The Old Gaol, established 1656 (construction date of the original prison), is a National Historic Landmark that sits prominently on a hill at the center of York Village. Photo courtesy of Old York Historical Society

Only time for a quick stop back in time? Hankering to spend a few hours there? Want to make a day of it? Old York has you covered.

Most buildings that make up the Old York Historical Society museum are clustered in picturesque York Village. The town of York, which also comprises York Harbor and York Beach, incorporated in 1652 and was one of Maine’s – and the nation’s – first English settlements. The early commercial and maritime center was the provincial seat before Massachusetts usurped Maine, which remained part of that state until 1820.

That past makes for an arresting outing — pun intended when talking about the visitor-favorite Old Gaol, which occupies the hilltop site of a 1656 Province of Maine wood prison. It was torn down and replaced with a stone prison in 1720, part of the amalgamation of construction, additions and renovations that became the present-day Old Gaol. Barn-like, with a gambrel roof and red painted wood siding around the stone, the facility operated until the 1860s, becoming the York County jail and later the “local lockup.”

Kids and adults can’t get enough of the National Historic Landmark’s dungeon and cells and replica yard pillory. Guides answer questions and share prison lore. Writeups about prisoners’ dire fates are posted about. Exhibit cases include items like animal jaw bones (an ingredient in the head soup served to inmates) and a broken wine glass (the gaoler resided here, too) from archaeological digs.

Old York has two admission choices: one building (usually that’s Old Gaol) or all. The latter is good for 24 hours, a help if you’re staying in the area overnight. Tickets are sold at staffed buildings and the Museum Center. The 1750 Federal-style Jefferds Tavern visually anchors this group of buildings along Lindsay Road. Moved from Wells in 1941, it’s used for programming, but visitors check out the first floor, with a tavern hearth that’s fired up for events like off-season dinners. Next door at York Corner Schoolhouse, built in 1745 and relocated here in 1931, student graffiti and carvings from back in the day adorn the wainscoting.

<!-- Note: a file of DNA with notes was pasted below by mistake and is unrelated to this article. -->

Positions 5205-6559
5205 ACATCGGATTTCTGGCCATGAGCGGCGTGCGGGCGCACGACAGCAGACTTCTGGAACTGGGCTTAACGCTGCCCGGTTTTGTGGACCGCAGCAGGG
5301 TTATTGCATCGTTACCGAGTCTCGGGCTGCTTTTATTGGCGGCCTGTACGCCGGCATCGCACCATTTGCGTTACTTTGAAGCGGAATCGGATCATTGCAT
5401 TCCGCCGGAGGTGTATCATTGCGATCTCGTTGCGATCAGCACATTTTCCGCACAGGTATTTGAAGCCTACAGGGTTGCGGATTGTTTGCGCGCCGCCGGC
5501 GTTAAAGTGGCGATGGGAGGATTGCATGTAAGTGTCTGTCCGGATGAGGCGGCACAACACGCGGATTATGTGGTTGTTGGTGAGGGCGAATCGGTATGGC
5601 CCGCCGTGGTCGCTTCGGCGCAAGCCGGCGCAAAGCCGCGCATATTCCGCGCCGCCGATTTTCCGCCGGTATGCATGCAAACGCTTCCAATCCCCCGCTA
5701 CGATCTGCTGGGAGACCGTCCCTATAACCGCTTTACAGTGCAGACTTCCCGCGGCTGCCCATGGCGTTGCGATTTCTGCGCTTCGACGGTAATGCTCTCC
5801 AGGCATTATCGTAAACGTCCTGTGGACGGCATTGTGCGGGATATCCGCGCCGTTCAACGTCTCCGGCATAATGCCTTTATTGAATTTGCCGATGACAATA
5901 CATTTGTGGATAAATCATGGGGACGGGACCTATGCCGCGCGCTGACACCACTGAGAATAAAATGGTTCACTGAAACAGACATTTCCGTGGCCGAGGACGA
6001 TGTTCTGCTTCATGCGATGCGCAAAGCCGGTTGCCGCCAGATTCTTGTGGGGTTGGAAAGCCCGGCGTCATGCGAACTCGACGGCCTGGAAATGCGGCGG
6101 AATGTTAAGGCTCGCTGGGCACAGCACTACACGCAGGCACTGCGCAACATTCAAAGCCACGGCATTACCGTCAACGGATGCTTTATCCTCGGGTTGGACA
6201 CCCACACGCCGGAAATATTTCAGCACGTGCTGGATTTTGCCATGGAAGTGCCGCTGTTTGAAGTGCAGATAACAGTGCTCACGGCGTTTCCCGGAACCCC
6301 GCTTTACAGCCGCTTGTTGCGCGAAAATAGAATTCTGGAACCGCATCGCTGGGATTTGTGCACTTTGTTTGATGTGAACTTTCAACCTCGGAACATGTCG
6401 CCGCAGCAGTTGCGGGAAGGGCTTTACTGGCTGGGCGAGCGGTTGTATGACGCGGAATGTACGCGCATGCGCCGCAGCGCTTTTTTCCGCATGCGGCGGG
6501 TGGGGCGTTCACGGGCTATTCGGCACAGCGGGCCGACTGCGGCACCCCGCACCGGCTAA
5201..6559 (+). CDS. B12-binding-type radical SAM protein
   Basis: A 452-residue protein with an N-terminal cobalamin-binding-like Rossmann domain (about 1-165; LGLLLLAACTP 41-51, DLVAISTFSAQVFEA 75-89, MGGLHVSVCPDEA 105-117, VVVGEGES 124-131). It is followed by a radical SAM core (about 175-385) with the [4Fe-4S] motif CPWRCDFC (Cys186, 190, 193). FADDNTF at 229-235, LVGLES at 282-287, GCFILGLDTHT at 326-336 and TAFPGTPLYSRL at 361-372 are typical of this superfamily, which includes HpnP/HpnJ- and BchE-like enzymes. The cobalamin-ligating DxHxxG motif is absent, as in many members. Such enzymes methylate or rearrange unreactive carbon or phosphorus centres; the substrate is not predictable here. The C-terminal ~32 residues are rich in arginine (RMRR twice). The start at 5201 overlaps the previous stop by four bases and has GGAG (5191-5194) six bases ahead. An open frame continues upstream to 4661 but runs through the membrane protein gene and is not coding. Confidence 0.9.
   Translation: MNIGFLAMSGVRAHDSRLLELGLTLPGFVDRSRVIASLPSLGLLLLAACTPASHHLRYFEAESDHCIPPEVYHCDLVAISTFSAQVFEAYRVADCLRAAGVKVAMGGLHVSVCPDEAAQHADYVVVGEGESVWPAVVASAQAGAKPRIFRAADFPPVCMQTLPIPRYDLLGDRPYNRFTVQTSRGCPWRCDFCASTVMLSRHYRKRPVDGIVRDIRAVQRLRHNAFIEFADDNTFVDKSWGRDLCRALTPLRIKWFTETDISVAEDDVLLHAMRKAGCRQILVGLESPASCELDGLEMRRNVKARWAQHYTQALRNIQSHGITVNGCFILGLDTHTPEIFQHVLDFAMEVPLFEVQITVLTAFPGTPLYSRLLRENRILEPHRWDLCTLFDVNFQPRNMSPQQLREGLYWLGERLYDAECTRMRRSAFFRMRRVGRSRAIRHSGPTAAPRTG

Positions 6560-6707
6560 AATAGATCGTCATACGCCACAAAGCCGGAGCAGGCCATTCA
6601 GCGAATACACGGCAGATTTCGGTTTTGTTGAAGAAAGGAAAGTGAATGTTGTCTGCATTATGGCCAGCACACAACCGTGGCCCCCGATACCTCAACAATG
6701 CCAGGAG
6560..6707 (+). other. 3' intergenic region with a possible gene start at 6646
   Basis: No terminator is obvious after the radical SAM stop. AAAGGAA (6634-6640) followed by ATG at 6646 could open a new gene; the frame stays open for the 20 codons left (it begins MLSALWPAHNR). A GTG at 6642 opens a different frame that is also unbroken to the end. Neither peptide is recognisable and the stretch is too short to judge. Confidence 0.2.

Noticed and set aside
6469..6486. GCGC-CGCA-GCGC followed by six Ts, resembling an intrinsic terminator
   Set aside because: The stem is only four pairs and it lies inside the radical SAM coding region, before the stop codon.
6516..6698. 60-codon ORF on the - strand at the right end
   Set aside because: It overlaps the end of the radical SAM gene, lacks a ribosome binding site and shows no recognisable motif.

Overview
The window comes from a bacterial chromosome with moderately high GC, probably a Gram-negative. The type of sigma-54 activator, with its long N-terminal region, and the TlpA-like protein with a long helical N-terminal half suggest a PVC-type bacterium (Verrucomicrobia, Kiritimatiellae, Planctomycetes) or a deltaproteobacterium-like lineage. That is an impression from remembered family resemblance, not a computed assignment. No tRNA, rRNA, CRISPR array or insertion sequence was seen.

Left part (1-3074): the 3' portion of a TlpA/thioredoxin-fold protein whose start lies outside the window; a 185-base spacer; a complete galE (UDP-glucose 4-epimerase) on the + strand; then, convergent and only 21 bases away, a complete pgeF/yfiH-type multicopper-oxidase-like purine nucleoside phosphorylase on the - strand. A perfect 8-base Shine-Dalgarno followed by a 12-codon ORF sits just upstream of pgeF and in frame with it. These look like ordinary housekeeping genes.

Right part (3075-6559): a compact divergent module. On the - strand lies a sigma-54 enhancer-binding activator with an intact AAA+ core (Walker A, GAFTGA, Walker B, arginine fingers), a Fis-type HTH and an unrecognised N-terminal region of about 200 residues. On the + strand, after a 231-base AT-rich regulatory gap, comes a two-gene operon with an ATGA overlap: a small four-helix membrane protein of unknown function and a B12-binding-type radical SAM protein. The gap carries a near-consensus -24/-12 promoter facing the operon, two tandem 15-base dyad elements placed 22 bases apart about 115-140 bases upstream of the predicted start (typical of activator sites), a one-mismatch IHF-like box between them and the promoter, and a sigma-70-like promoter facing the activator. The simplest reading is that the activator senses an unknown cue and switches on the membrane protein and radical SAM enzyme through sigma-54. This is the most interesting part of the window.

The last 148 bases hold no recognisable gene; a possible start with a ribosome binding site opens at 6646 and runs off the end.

Crewel-embroidered bed hangings made by Mary Bulman in the 1730s are the centerpiece of “The Best of York,” an exhibition featuring treasures from Old York’s collection, currently on display in the Remick Gallery. Photograph by David Bohl, courtesy of Old York Historical Society.

On the tavern’s opposite side, in the “barn” (built to look like one from outside), the Remick Gallery displays items from the society’s vast collection (folk art, furniture, part of an apple tree planted in the 1630s). Vibrantly colored, recently conserved Bulman Bed Hangings, made by a local woman in the 1730s, are likely the nation’s most complete extant colonial-era set — and a museum highlight.


From the Museum Center, it’s a short walk to Old Gaol. Along the way on York Street, you’ll pass the Old Burying Ground, replete with skull and crossbones headstones (nab a cemetery pamphlet before heading over) and the museum’s rambling yellow Emerson-Wilcox House. Built in the mid-1700s, it’s been a tavern, post office and commercial space. Guided tours show 10 period rooms. The parlor gallery exhibit, “New Englanders Abroad: Souvenirs from the Grand Tour, 1830-1880,” was held over for this season.

Old York’s abundantly gabled Perkins House is about a mile away on the York River. Reopened this year after renovations, the red dwelling built around 1730 showcases its later life as a summer home in the early 1900s. Near here are adjacent riverfront museum buildings: Donnell-Hancock Warehouse, which isn’t open but has signage, and George Marshall Store Gallery. Visitors are advised to drive to the museum’s riverside sites.

For a full day, break for lunch and stroll Old York’s 17-acre Steedman Woods. Park on Route 103 and cross Wiggly Bridge (pedestrians only) to the loop path. Returning on the bridge, Fisherman’s Walk leads to York Harbor. 

Mary Ruoff is a freelance writer in Belfast.

Archeological finds from the Old Gaol reveal, among other things, that early Maine prisoners ate lobster. These items (not all are from digs) will go on display this summer. Yes, those on the right would set the table in the gaoler’s home that was part of the prison complex. Photograph by Joel Lefever, courtesy of Old York Historical Society

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